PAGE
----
Netball Australia said it was an “absolute priority” to review and resolve any issues raised Diamonds players amid backlash over a new sponsorship partnership with Hancock Prospecting.
But the cash-strapped organization won’t turn its back on Gina Rinehart’s mining company and has stepped up its support for the multibillion-dollar deal announced last month.
The partnership has been controversial, with Indigenous player Donnell Wallam raising concerns about Hancock’s Indigenous record.
The Diamonds appeared in the last two Constellation Cup games in New Zealand without the Hancock logo on their uniforms, prompting speculation that the players had sided with Vallam and staged a boycott that has plunged the sport into crisis.
On Tuesday, NA denied any protests in court and reinforced its support for what it called a “groundbreaking” partnership.
Talks with the playing group are ongoing, but NA admitted the issue remains unresolved ahead of the final two Constellation Cup matches on home soil.
“After becoming aware of the cultural sensitivities raised by a member of the Diamonds team regarding the placement of Hancock’s sponsorship kit logo, Netball Australia and Hancock Prospecting have worked tirelessly to recognize and recognize the sensitive points to better understand this squad member’s concerns and provide opportunities for support,” the statement said.
“Hancock Prospecting met with the Origin Australian Diamonds management team the day after concerns were raised to extend their support and commitment to Netball Australia and to share experiences, understand perspectives and support these cultural features through partnership.”
The playing group remained silent on the matter publicly until captain Liz Watson told the ABC on Tuesday morning that she hoped a decision was imminent.
“As you said, there was a lot going on. Obviously we’re big fans of Hancock, we want to make this partnership work with them,” Watson said.
“Further discussions have just taken place with Netball Australia and them and the players as to when we will wear the dress and when it will happen. I’m sure this will be resolved soon.
“The girls know this is a really big investment in our sport and it will do amazing things for our high performance program. So we appreciate it.
“It’s just working on that fear, as you mentioned, and making sure that everybody — whether you’re in Diamonds or not — [are] very convenient. You want to come into that environment and feel great, and we know that’s going to be addressed and we’re going to hopefully walk out of there wearing that dress.”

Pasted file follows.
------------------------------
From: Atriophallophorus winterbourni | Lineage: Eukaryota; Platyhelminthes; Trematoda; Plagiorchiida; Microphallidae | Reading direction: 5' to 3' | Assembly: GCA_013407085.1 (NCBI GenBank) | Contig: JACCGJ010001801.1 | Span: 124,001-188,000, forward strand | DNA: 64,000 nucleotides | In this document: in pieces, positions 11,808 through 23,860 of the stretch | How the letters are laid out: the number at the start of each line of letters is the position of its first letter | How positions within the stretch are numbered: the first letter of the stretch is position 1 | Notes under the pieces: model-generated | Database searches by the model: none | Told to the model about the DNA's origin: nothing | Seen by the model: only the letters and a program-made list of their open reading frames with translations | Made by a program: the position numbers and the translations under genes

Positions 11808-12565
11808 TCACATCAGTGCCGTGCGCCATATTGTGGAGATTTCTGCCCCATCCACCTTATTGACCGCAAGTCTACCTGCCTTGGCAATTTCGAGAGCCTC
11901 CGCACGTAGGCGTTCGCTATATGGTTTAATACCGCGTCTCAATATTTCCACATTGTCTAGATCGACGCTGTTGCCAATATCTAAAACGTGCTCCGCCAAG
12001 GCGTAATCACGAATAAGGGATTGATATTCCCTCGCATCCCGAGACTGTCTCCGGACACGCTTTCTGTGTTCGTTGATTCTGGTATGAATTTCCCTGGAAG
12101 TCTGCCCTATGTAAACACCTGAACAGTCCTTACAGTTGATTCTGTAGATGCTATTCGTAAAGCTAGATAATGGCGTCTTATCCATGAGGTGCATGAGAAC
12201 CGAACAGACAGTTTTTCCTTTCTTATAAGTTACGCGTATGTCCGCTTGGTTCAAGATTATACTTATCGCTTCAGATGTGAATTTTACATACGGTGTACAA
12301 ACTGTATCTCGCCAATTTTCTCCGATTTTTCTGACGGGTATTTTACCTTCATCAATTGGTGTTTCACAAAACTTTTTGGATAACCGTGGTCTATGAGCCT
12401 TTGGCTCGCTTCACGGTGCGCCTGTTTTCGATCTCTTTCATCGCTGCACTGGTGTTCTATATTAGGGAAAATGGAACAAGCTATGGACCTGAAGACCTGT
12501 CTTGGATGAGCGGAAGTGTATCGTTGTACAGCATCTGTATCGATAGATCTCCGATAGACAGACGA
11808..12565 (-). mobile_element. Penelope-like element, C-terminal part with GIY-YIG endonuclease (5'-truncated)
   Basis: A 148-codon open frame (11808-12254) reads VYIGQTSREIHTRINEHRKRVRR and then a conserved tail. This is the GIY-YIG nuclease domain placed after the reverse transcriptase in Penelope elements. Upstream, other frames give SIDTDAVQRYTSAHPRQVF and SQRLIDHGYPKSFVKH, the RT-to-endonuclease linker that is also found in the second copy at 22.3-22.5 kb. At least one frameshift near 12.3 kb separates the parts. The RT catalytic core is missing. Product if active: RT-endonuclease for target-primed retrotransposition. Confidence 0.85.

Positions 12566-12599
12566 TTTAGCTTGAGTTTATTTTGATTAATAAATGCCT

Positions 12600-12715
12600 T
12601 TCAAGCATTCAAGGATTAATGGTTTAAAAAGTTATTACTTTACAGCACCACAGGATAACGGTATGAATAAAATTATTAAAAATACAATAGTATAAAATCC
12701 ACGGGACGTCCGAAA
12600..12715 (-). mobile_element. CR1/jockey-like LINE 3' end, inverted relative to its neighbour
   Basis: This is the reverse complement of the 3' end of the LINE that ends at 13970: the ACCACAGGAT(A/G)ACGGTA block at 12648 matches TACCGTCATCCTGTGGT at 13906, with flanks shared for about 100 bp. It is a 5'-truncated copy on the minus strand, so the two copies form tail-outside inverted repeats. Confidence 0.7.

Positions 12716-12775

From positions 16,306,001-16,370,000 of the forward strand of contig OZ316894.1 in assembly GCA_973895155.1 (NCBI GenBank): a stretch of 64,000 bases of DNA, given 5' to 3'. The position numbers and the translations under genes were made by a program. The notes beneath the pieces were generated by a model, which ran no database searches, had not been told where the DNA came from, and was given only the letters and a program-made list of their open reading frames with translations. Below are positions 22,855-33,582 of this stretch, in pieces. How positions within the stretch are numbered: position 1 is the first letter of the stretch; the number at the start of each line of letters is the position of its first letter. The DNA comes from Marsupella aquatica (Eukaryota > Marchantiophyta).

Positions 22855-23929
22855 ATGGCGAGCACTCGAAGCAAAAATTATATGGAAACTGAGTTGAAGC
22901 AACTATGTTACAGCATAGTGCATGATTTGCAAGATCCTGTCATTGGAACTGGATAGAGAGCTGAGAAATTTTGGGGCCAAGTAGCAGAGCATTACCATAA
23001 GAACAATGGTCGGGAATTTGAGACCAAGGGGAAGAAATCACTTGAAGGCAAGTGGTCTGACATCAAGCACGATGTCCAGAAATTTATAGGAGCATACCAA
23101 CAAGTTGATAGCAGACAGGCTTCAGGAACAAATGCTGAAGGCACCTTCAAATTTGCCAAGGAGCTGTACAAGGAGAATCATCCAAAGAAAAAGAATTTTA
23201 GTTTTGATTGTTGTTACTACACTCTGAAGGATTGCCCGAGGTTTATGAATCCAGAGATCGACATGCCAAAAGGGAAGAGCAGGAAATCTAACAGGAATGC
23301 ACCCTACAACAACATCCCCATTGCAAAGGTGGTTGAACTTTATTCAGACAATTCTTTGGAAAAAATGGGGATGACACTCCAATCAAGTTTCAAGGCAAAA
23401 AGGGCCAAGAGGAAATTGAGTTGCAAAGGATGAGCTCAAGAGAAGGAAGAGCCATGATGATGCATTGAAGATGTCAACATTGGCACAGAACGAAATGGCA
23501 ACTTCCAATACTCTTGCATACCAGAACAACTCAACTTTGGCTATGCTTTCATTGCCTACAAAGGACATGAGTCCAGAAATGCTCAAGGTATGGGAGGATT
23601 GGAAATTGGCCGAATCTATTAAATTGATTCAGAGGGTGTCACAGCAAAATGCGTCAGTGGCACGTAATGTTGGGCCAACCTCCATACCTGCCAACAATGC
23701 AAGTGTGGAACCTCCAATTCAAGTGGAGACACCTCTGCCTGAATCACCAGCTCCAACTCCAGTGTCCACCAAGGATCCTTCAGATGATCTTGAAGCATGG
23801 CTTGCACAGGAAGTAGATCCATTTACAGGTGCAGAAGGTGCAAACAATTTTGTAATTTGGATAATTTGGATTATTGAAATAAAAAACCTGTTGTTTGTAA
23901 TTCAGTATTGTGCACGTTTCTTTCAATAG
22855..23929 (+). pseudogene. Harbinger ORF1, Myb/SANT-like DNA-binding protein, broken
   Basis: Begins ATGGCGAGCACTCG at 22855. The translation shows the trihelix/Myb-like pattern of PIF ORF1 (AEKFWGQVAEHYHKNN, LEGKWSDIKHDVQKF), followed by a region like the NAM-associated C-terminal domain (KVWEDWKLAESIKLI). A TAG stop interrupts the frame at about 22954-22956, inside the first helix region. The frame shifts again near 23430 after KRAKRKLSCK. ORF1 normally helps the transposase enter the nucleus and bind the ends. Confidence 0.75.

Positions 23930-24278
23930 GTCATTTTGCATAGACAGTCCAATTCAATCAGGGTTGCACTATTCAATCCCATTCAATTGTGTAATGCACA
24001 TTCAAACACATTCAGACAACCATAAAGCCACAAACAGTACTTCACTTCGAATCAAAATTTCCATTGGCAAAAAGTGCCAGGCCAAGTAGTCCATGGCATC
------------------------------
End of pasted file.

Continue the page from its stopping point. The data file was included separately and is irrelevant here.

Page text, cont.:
NA will facilitate a face-to-face meeting with Hancock Prospecting and the wider playing group in the coming days, but it remains to be seen whether the Diamonds will wear the Hancock logo kit for the games against New Zealand on Wednesday and Sunday this week.
AN president Wendy Archer said there was no obligation to wear the Hancock dress during the Constellation Cup because of additional commitments placed on the AN by the Australian Netball Players Association (ANPA).
“Netball Australia believes it is not in the best interests of the players, the sport or Hancock Prospecting to wear the dress at this time,” she said. “Hancock Prospecting agreed and supported that players were not distracted unnecessarily.”
The deal, worth $15 million over four years, comes to the rescue of the organization after it reported losses of more than $7 million over the past two years.
“Netball Australia has stepped up support for its ground-breaking partnership with Hancock Prospecting,” NA said. “The investment underpins our Australian Diamonds program for future success and enables Netball Australia to build and grow our great game at a community and grassroots level.
“He also emphasized his commitment to continuing to consult with members of the Diamonds playing group on matters relating to the commercial partnership with Hancock Prospecting to reach a resolution in favor of the sport.”
Hancock Prospecting is one of the most significant private investors in Australian sport, working with elite swimming, synchronized swimming, academic rowing and women’s volleyball, as well as making multi-million dollar commitments to the Australian Olympic Committee.